Relationship Marketing: How to Increase Qualified Leads by Using the Purchase-Readiness Survey

The Internet marketplace is growing increasingly competitive and difficult to navigate. The response rates from customer inquiries are trending downward and the process of driving new leads is becoming more expensive.  Therefore, it is critical to incorporate a relationship marketing strategy into your businesses marketing plan to help maximize the power of each and every client lead with which you are presented. Simply put, not taking advantage of customer prospects that you have so diligently laid the groundwork to pursue is tantamount to handing these clients to your competition.

The process of ensuring that your client leads remain engaged and interested in ultimately pursuing a relationship with you is one of the central principles of relationship marketing. There are a few fundamental tactics to use in this early stage of building client relationships, which is also sometimes referred to as the nurture phase. These tactics are a good guide to help you increase the number of actual customers you obtain from your prospecting activities.

Purchase-Readiness Survey

If you do not have or are not already using a purchase-readiness survey, it is time to incorporate this survey into your relationship marketing strategy. The purchase-readiness survey should be incorporated into all of your lead and prospect generating mechanisms. A purchase-readiness survey allows you to gather critical contact information, as well as a customer’s readiness to make a purchase. Some standard questions to consider incorporating into your survey are:

•    Timeframe for considering a purchase
•    The customer’s role in the decision making process
•    Key qualifying questions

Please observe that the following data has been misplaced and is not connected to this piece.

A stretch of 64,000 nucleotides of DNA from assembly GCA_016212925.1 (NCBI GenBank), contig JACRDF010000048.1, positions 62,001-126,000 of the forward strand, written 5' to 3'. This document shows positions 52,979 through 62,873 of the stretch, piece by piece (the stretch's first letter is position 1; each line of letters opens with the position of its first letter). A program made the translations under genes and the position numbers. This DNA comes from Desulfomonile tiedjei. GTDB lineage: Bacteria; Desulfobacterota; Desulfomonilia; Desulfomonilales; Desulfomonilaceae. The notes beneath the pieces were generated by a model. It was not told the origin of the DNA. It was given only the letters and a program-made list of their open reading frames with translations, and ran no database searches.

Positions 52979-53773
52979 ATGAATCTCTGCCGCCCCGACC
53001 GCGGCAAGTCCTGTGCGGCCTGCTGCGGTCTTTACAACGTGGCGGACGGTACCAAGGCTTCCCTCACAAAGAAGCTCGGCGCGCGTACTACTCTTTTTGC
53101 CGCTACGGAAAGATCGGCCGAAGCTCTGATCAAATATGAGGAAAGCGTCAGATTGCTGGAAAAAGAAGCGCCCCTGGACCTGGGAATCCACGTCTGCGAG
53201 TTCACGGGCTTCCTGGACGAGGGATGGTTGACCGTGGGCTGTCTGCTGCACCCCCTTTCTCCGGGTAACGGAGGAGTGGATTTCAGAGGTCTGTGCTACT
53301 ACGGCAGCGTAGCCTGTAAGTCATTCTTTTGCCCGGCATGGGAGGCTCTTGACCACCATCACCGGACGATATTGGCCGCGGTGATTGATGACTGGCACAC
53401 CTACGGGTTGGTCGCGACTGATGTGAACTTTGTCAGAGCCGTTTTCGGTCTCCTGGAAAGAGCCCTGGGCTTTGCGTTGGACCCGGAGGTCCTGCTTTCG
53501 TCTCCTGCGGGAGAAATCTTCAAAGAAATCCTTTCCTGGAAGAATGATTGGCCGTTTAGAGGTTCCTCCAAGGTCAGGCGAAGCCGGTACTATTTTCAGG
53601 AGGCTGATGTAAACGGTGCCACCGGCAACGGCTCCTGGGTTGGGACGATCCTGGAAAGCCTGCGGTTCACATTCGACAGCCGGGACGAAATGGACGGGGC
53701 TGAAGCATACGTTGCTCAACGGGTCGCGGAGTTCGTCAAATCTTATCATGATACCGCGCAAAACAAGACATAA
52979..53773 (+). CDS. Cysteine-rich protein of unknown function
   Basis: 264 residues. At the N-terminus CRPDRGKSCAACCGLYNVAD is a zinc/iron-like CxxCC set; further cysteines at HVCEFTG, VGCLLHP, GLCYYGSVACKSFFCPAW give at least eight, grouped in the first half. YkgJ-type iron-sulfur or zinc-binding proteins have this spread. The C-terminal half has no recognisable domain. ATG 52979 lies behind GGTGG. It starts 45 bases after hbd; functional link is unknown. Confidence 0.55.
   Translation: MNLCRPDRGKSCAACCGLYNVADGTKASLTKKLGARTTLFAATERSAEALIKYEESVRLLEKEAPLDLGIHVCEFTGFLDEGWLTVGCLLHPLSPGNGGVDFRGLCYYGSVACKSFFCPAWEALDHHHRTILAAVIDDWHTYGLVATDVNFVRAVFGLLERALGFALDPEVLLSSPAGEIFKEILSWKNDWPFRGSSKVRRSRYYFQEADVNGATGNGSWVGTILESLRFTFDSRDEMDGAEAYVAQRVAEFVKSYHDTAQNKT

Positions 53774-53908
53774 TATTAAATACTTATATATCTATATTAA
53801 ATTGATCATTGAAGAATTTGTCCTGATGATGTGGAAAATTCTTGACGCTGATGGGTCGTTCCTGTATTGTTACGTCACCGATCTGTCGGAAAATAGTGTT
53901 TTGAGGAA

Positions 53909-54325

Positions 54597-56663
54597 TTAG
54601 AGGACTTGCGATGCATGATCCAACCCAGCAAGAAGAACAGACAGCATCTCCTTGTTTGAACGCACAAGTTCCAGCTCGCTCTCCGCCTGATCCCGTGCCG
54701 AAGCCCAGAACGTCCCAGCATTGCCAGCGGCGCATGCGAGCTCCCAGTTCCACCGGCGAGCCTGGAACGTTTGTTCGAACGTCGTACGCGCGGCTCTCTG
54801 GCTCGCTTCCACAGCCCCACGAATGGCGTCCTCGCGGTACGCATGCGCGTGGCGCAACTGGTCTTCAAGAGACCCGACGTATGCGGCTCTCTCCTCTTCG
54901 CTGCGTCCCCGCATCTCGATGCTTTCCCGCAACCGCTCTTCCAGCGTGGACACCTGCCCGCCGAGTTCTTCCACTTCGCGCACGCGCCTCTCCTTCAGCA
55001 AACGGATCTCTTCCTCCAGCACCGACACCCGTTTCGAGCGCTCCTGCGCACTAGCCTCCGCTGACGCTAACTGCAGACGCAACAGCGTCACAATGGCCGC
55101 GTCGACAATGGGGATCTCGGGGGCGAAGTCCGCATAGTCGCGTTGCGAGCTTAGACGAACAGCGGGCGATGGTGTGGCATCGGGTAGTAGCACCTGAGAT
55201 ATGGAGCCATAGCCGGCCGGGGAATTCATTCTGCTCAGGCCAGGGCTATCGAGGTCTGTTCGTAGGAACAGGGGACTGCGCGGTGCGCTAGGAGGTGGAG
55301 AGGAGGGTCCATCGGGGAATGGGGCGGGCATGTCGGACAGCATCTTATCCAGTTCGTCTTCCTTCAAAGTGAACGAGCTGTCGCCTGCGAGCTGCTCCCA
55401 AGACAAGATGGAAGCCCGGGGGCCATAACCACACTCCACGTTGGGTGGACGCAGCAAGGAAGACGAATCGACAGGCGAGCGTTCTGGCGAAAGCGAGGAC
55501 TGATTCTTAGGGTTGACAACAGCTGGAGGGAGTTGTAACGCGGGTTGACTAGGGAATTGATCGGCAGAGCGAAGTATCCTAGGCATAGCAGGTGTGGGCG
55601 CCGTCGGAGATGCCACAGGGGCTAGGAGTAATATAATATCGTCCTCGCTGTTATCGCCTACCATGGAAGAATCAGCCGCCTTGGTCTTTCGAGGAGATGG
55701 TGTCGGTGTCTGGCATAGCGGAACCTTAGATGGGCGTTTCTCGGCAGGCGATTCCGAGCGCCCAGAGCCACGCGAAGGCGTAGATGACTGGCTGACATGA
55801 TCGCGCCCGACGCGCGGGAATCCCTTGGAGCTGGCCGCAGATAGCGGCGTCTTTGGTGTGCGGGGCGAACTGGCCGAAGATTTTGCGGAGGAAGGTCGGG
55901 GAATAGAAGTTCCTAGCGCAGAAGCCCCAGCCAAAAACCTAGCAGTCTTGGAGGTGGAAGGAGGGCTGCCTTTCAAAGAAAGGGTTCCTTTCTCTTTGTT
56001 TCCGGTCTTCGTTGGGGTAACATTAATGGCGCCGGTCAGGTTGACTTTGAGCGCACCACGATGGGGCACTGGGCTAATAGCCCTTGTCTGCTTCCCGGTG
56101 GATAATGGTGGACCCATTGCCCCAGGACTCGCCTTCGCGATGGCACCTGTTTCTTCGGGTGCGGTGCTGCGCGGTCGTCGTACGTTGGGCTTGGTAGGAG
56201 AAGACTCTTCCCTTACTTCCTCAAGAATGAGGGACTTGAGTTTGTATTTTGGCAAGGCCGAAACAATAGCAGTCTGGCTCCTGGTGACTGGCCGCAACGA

Finding the Right Balance of Questions

You will need to balance and be aware of a prospect’s tolerance for and willingness to share information, with your need to gather information. Nobody likes to feel invaded or pushed, so it is important to be clued into the mood of your prospect. The more information you request from a client prospect, the more time it requires of your prospect, which they may be unwilling to give. It may be that the more eager you appear to gain a prospect and make a sale, the more you will alienate this prospect. You do not want to appear desperate to land a prospect (even if you are) –most humans can smell the essence of desperation– and nothing makes a person retreat faster.

Try to take cues from your potential clients: if they seem willing to talk and divulge information, it is okay to proceed with your questions and your purchase-readiness survey. But if you sense reluctance in your prospect, it is always better to scale back and give them space, and perhaps come back and approach this prospect at a different time when they may be more amenable to hearing what you have to say. You may have better luck at forging a lasting relationship at a different time. Nobody likes to feel intruded upon or pressured. Adopting a persistent but more laissez-faire attitude in your relationship marketing plan, you are likely to be more successful and have satisfied clients who are loyal to your company.

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